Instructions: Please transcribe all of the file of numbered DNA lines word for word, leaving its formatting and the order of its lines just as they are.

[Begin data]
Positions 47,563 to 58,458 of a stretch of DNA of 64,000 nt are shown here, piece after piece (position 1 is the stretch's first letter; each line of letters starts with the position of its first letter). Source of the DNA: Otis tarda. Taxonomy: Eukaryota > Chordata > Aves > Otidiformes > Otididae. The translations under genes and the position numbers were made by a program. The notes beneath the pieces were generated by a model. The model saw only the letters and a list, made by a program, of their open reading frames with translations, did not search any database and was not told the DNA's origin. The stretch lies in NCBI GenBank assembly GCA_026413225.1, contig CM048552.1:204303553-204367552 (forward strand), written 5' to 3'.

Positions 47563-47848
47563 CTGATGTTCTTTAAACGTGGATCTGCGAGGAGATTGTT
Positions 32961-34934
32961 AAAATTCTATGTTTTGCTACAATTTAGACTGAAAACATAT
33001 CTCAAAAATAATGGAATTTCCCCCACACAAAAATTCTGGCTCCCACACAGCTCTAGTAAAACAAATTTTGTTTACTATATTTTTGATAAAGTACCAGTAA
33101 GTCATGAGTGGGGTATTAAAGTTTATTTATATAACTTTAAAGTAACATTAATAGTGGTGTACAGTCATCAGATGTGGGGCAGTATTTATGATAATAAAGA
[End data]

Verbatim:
Positions 47,563 to 58,458 of a stretch of DNA of 64,000 nt are shown here, piece after piece (position 1 is the stretch's first letter; each line of letters starts with the position of its first letter). Source of the DNA: Otis tarda. Taxonomy: Eukaryota > Chordata > Aves > Otidiformes > Otididae. The translations under genes and the position numbers were made by a program. The notes beneath the pieces were generated by a model. The model saw only the letters and a list, made by a program, of their open reading frames with translations, did not search any database and was not told the DNA's origin. The stretch lies in NCBI GenBank assembly GCA_026413225.1, contig CM048552.1:204303553-204367552 (forward strand), written 5' to 3'.

Positions 47563-47848
47563 CTGATGTTCTTTAAACGTGGATCTGCGAGGAGATTGTT
Positions 32961-34934
32961 AAAATTCTATGTTTTGCTACAATTTAGACTGAAAACATAT
33001 CTCAAAAATAATGGAATTTCCCCCACACAAAAATTCTGGCTCCCACACAGCTCTAGTAAAACAAATTTTGTTTACTATATTTTTGATAAAGTACCAGTAA
33101 GTCATGAGTGGGGTATTAAAGTTTATTTATATAACTTTAAAGTAACATTAATAGTGGTGTACAGTCATCAGATGTGGGGCAGTATTTATGATAATAAAGA